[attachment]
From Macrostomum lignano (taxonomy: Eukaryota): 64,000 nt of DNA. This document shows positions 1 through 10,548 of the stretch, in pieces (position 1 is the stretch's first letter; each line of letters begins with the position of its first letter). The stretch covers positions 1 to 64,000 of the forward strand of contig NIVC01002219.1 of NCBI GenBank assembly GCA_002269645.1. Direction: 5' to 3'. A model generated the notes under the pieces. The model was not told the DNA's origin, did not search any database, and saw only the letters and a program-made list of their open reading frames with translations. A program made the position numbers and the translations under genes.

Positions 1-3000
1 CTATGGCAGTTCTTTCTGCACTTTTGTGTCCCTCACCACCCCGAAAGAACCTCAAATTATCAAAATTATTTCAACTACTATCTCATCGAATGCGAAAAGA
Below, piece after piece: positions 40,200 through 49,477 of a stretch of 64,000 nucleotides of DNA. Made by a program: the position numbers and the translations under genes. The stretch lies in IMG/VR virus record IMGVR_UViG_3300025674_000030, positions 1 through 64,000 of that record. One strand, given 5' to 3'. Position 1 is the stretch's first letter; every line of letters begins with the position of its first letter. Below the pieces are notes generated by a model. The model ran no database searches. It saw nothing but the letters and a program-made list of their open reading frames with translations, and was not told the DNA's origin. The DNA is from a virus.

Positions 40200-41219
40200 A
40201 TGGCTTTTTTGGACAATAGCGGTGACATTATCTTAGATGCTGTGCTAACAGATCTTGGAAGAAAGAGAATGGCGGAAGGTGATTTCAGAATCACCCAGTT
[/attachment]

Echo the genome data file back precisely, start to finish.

From Macrostomum lignano (taxonomy: Eukaryota): 64,000 nt of DNA. This document shows positions 1 through 10,548 of the stretch, in pieces (position 1 is the stretch's first letter; each line of letters begins with the position of its first letter). The stretch covers positions 1 to 64,000 of the forward strand of contig NIVC01002219.1 of NCBI GenBank assembly GCA_002269645.1. Direction: 5' to 3'. A model generated the notes under the pieces. The model was not told the DNA's origin, did not search any database, and saw only the letters and a program-made list of their open reading frames with translations. A program made the position numbers and the translations under genes.

Positions 1-3000
1 CTATGGCAGTTCTTTCTGCACTTTTGTGTCCCTCACCACCCCGAAAGAACCTCAAATTATCAAAATTATTTCAACTACTATCTCATCGAATGCGAAAAGA
Below, piece after piece: positions 40,200 through 49,477 of a stretch of 64,000 nucleotides of DNA. Made by a program: the position numbers and the translations under genes. The stretch lies in IMG/VR virus record IMGVR_UViG_3300025674_000030, positions 1 through 64,000 of that record. One strand, given 5' to 3'. Position 1 is the stretch's first letter; every line of letters begins with the position of its first letter. Below the pieces are notes generated by a model. The model ran no database searches. It saw nothing but the letters and a program-made list of their open reading frames with translations, and was not told the DNA's origin. The DNA is from a virus.

Positions 40200-41219
40200 A
40201 TGGCTTTTTTGGACAATAGCGGTGACATTATCTTAGATGCTGTGCTAACAGATCTTGGAAGAAAGAGAATGGCGGAAGGTGATTTCAGAATCACCCAGTT